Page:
HazMat Transportation

Four Tips for Loading and Unloading Cargo Tanks

A driver miscommunicates critical information to facility personnel during delivery of corrosive material that was then unloaded into the wrong storage tank containing incompatible materials. Adding to the confusion, it’s the driver’s first delivery to this location. The comingling of incompatible materials emits a vapor affecting the breathing of the driver and facility employee resulting in both being transported to a hospital for treatment. Also, approximately 100 gallons of the mixture are released at the time of unloading.

This is the stuff of nightmares for EHS professionals. But, it’s one of many horror stories related by the Pipeline and Hazardous Materials Safety Administration (PHMSA) concerning the loading and unloading of cargo tank motor vehicles. Today we offer four tips for safely loading and unloading cargo tank trucks.

According to PHMSA, human error is a major contributing factor for incidents occurring during loading and unloading operations including, but not limited to:

  • Failing to attend/monitor loading/unloading operations;
  • Leaving a valve in the wrong position either before, during, or after loading/unloading operations;
  • Improperly connecting transfer equipment;
  • Overfilling cargo tanks or receiving tanks; and
  • Using defective/deteriorated devices and equipment.

Four tips for safely loading and unloading cargo tank motor vehicles

Tip 1. Ensure proper connection between the vehicle, transfer equipment, and facility vessel(s).

  • Have the right transfer equipment for the intended use;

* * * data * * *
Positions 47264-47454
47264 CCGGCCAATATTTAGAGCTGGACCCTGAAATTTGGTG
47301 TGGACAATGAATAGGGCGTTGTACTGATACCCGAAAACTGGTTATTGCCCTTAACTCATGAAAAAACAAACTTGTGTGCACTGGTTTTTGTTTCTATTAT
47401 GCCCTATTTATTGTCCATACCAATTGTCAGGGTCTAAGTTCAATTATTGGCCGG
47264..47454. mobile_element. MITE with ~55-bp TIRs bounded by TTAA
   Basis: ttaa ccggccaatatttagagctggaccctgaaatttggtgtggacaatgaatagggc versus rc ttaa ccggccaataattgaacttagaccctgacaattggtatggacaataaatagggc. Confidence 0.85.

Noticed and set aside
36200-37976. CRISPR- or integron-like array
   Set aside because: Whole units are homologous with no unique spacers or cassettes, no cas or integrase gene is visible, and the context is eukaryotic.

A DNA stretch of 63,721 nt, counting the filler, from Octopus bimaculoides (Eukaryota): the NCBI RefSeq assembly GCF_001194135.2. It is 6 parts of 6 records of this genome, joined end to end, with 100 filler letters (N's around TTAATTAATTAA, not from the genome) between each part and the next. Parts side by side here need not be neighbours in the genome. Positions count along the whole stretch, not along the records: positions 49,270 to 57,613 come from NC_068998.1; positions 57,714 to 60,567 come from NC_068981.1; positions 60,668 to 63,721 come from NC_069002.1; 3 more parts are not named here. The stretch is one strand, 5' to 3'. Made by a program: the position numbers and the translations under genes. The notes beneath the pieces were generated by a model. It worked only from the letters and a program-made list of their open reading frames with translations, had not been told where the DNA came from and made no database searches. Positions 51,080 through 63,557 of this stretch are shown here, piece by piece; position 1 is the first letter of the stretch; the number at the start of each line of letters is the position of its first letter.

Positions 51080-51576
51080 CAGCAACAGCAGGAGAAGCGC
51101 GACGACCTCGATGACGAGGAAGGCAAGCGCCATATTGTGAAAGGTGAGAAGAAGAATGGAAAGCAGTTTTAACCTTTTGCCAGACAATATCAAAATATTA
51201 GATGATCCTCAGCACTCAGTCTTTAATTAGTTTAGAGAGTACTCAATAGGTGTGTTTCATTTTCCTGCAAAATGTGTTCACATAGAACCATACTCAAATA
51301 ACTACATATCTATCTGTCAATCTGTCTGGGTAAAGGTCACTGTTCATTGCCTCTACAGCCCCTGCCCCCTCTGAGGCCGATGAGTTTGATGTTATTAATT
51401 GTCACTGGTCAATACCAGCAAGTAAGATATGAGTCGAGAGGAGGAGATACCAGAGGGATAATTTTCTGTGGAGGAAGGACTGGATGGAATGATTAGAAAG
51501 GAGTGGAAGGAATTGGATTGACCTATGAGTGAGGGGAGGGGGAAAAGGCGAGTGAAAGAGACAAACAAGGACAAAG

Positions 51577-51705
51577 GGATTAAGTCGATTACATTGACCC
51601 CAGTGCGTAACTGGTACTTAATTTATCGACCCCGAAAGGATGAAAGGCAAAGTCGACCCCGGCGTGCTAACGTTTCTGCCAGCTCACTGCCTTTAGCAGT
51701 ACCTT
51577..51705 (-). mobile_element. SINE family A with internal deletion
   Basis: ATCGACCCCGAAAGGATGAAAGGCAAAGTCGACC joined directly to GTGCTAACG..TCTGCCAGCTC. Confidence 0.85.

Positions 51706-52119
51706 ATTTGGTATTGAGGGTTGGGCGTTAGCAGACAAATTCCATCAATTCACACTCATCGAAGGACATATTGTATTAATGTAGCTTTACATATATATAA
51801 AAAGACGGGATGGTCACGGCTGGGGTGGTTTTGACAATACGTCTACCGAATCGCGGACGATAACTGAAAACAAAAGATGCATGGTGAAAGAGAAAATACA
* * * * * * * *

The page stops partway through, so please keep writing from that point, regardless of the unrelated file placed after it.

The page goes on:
• Make sure the components of the transfer equipment connection are compatible with each other, the vehicle, and the facility vessel;
  • Make certain that any replacement parts are similarly compatible; and
  • Use a procedural checklist to ensure proper transfer equipment connections.

Tip 2. Ensure compatibility of the hazardous material to be transferred with the contents (if any) of the containment vessel (e.g., storage tank, cargo tank) and the containment vessel itself.

  • Select the correct facility vessel for the transfer of hazmat;
  • Make sure the receiving vessel (i.e., the cargo tank vehicle or the facility container) is free of incompatible contents or residue and make sure they have been certified as such;
  • Find out if the cargo tank vehicle is in dedicated service for compatible hazmat;
  • Make sure there is proof that the cargo tank vehicle was properly cleaned before loading; and
  • Make sure visual aids (e.g., chemical name, Globally Harmonized System (GHS) label) are on receiving containers to indicate the appropriate receiving vessel.

Tip 3. Take steps to prevent overfills or unintended releases.

  • Make sure there is enough space in the receiving vessel for the hazmat;
  • Confirm the quantity to be transferred;
  • Ensure that valves are in the correct position consistent with operating instructions;
  • Make sure level gauges, alarms, and safety interlocks are functioning properly and that they have been maintained and inspected; and
  • Have the appropriate personal protective equipment (PPE) available in the event of a spill or release.

Tip 4.  Ensure that proper procedures are followed at all facilities.

  • Make sure all personnel are trained on the facilities’ procedures;
  • Make procedural instructions available and accessible and confirm that they include instructions on emergency response;
  • Make a procedural checklist available and accessible; and
  • Make sure that the transfer connections and discharging/receiving vessels are clearly indicated.

Tomorrow we will review training recommendations for employees who are charged with loading and unloading cargo tank vehicles.

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